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India’s Mars Orbiter Mission Makes History

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MOMIt’s been a big week for Mars, with the arrival of both NASA’s Maven and India’s Mars Orbiter Mission (also known as MOM) probe. Maven will try to gather information about Mars’ atmosphere (namely, where it went), and we’ll definitely be keeping tabs on what it uncovers, but at the moment, the arrival of MOM is bigger news. India is the first Asian country to reach Mars, and only the third space program to do so. It’s also the first country to successfully reach Mars on its first attempt, which indicates the arrival of a new space power.

MOM entered Martian orbit yesterday, which may not seem as grand an achievement as actually landing on the planet’s surface. However, almost half of all attempts to reach the Red Planet’s orbit have failed, largely due to malfunctions that occur when spacecraft begin complicated positional maneuvering. India’s success here is indicative of a solid space program, and puts the country ahead of China when it comes to exploring Mars.

MOM will spend 6-10 months attempting to detect methane signatures in the Martian atmosphere, which could potentially indicate signs of life. It will also gather evidence about Mars’ atmosphere, and the data will be compared to that gathered by the likes of Curiosity, Maven, and other future Mars missions.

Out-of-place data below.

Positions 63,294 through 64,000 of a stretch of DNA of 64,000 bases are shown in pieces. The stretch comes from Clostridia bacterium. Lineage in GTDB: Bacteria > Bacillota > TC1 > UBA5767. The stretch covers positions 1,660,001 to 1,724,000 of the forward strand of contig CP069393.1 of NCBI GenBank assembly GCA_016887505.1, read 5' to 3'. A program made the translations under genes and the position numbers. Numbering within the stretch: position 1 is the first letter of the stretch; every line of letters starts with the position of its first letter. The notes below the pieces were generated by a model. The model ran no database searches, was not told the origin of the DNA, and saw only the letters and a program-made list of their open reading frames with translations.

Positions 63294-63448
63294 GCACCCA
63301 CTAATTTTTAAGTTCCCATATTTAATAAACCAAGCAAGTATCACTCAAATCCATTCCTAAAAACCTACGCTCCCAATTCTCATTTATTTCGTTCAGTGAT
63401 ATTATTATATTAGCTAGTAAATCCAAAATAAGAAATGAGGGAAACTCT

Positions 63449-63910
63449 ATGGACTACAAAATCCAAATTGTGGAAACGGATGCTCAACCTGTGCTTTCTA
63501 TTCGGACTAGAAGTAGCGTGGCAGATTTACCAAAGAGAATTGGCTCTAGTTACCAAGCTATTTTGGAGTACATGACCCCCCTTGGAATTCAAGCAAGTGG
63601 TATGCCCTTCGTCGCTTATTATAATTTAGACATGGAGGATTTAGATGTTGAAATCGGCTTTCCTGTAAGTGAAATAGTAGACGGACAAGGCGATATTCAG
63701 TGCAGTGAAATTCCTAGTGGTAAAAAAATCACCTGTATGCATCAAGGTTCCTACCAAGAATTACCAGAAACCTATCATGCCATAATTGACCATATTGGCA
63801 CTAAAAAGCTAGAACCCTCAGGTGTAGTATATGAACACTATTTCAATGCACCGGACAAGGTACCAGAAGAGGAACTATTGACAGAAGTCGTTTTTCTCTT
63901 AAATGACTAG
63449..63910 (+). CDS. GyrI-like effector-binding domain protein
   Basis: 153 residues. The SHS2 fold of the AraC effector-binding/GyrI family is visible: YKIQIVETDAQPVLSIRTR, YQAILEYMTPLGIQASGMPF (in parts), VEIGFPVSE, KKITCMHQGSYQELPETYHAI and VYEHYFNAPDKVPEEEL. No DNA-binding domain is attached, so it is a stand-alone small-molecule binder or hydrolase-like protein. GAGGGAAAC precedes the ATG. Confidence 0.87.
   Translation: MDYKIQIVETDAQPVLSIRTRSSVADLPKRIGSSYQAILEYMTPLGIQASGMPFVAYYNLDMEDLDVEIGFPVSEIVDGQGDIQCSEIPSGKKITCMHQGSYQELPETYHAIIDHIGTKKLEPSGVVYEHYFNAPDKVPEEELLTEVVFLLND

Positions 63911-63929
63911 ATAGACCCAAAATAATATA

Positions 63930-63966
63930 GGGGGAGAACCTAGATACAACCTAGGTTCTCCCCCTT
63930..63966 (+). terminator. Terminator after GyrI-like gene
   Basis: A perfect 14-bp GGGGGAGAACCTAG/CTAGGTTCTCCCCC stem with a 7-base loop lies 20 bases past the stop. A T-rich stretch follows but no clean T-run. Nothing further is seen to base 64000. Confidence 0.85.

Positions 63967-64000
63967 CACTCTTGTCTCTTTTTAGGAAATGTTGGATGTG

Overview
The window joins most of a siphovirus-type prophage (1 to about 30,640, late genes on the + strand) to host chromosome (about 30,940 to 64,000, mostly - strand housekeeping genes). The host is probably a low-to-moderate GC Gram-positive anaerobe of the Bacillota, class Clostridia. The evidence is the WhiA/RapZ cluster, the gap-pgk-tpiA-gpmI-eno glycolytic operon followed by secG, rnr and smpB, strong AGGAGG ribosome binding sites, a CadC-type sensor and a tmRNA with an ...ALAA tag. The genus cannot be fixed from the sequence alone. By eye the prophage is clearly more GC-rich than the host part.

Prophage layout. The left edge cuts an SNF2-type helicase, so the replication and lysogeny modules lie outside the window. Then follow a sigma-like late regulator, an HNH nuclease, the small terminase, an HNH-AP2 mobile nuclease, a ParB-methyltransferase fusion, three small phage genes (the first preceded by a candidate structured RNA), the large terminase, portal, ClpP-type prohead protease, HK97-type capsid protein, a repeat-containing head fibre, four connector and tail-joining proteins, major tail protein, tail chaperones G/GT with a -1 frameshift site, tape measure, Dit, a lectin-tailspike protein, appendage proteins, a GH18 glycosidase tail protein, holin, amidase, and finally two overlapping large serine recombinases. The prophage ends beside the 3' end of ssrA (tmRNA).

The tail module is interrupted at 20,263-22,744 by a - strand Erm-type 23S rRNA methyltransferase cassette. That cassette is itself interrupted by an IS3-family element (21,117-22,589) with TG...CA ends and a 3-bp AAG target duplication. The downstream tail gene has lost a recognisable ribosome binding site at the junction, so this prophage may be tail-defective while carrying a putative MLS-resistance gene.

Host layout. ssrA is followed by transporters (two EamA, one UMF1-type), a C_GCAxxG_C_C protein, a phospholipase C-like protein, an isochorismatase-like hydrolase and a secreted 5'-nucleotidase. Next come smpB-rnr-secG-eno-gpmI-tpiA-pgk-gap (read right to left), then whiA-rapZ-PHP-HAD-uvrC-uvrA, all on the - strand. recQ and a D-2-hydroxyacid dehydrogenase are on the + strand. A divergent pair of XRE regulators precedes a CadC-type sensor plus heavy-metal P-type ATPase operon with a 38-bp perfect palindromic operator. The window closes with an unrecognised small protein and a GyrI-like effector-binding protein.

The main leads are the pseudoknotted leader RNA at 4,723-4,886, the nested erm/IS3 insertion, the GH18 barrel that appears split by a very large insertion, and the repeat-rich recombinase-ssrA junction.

It’s also worth noting that India has gotten to Mars on the cheap, relatively speaking of course. MOM cost $74 million, which might sound like a lot, but is pretty thrifty next to NASA’s Maven, which cost $671 million. As some have pointed out, India’s Mars mission cost less than filming Gravity.

MOM's first Mars photo

MOM’s first Mars photo

Part of that is because MOM will be a much shorter mission, especially compared to Maven. It also carries approximately 90 pounds less of equipment. A report by Space.com also indicates that aeronautical engineers in India are paid far less than they are in the States. All of this amounts to the cheapest interplanetary mission in human history.

MOM recently sent back its first image of Mars, and we look forward to seeing more.

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